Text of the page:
What would’ve happened if I’d said yes? Where would I be if I had dared to do it? What would my life be like if I had started?
We all have irreversible repentance that one day begins to corrode our minds. “If I had …” made the decision and I’d have dared instead of having reacted with fear.
That executioner that resonates in our head is our internal voice, responsible for judging ourselves. We feel regret when we think we are responsible for a decision that, according to our judgment, went wrong or was the product of fear.
The moment comes when we begin to give credit to ourselves and stop giving explanations to others. That allows us to have the opportunity to do or not doing what we really want at this moment.
It’s important to understand that it will never be too late to start something or take a different path, the one that we decide and not the one that someone else decided for us. If it’s the path we didn’t dare to take in the past, the knowledge acquired since will give us the strength to try again and for the results to be wonderful.
Repentance can be the motor of our will in order to achieve something. It’s the emotion that overwhelms us when we think that our current situation could be better if we had done something different in the past. We must understand that this can no longer be changed, and it’s useless to hurt us over it forever. You’re on time to make the necessary changes in your life and overcome any regrets.
Dr. Gayle Brewer (University of Central Lancashire School of Psychology) conducted a study with a sample of 2000 volunteers and focused mainly on the regrets in life’s last stage created a list of regrets, ordered from highest to lowest relevance, and whose objective is to reduce the regrets of future generations:
- Not having traveled enough
- Losing contact with friends
- Having practiced little (or none) sport
- Not having saved enough
- Not having quit smoking
- Not having studied more
- Take the wrong career choice
- Losing years with the wrong partner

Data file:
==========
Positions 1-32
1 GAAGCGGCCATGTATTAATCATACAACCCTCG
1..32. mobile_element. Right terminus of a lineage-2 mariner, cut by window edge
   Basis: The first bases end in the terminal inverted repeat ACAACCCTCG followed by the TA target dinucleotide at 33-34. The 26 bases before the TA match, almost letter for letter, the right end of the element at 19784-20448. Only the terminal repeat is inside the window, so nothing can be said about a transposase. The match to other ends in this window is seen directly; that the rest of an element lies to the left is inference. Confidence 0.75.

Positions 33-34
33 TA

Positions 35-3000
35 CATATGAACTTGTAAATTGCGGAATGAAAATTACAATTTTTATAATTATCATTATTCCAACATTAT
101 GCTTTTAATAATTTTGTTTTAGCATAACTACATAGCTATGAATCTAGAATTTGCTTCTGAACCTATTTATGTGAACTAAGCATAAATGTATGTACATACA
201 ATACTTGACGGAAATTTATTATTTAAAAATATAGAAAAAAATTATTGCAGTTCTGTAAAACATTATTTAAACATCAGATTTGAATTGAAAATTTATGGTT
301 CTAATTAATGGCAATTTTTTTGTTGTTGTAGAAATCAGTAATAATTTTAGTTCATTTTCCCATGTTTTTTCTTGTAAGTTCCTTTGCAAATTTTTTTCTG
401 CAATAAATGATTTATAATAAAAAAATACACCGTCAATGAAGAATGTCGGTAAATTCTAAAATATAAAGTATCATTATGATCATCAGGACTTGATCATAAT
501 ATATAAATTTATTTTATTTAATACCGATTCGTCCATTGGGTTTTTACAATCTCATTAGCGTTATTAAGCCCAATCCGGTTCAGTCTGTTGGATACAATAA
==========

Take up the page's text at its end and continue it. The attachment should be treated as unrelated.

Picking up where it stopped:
- Unhealthy eating
- Not having been more interested in our grandparents while they were still alive
- Not having learned a second language
- Not having spent enough time with friends and family
- Not having told someone that’s no longer among us that you loved him
- Drinking too much alcohol
- Not having pursued a real challenge
- Not having learned to play a musical instrument correctly
- Fight with someone and never solve the problem
- Choose the wrong subjects at school or university
- Not speaking in front of a crowd
- Not taking a sabbatical year
It’s time to make your own list of regrets and turn them into projects, which will surely make you vibrate again. Don’t wait any longer.
This entry was originally posted at ‘Blog Retos Femeninos’
Sylvia is a multi-award-winning communicator, publicist, lecturer and spokesperson for women’s rights in different national and international forums. As an entrepreneur, she is the founder of the strategy of comprehensive communication for Women’s Challenges, focused on the personal and professional growth of thousands of women, and the initiative Enough of violence against women, among others. From 2007 to date, it presents the “International Women’s Day” event at the CDMX, Monterrey, and Guadalajara and from 2018, every year, in a different city, to cover the Mexican Republic. She is an ambassador for Vital Voices for her work promoting women’s rights.
Follow her on Facebook and Twitter @retosfemeninos